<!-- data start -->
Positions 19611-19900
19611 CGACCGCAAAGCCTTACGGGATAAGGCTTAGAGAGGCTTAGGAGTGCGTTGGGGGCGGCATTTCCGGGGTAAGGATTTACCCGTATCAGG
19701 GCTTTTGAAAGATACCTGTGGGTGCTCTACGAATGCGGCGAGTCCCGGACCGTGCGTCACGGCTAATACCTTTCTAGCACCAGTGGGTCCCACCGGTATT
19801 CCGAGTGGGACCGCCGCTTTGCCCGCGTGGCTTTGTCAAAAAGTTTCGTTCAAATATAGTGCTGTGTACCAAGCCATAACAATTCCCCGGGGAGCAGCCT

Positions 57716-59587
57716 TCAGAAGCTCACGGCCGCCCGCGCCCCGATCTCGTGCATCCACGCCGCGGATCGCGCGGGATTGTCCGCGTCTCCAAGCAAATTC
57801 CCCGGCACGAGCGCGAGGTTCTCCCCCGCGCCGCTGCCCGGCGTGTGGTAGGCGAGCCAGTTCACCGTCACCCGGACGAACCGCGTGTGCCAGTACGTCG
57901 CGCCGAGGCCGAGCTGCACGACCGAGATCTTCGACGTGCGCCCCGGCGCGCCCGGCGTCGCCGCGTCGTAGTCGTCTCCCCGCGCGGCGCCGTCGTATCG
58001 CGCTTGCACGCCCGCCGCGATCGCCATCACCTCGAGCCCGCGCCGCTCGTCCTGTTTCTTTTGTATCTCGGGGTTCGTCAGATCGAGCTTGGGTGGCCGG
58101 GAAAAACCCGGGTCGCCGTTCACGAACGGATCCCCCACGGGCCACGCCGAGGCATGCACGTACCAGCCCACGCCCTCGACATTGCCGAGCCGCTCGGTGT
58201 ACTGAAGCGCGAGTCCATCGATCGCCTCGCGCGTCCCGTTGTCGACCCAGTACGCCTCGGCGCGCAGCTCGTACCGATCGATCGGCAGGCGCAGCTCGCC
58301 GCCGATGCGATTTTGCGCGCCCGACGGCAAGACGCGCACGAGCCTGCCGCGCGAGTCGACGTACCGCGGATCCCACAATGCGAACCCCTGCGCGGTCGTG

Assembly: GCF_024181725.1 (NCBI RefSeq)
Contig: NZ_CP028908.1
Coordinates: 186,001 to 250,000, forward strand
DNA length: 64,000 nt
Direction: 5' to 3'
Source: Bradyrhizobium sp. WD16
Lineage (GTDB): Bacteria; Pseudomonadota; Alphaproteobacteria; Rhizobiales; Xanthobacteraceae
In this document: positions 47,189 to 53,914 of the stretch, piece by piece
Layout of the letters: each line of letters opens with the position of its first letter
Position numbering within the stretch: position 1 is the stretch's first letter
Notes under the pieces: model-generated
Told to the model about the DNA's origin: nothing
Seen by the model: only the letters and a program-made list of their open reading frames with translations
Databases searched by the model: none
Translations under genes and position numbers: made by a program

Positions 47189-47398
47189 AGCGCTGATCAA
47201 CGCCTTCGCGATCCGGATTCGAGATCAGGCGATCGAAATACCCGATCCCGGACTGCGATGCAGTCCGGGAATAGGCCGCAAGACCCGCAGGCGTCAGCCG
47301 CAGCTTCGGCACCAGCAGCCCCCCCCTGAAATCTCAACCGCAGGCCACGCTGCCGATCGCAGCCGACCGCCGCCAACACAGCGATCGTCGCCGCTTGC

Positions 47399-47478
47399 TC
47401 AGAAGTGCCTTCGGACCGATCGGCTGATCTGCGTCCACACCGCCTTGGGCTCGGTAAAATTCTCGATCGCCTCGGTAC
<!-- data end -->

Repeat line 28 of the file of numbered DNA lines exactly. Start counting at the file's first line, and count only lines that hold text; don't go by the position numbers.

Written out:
Positions 47189-47398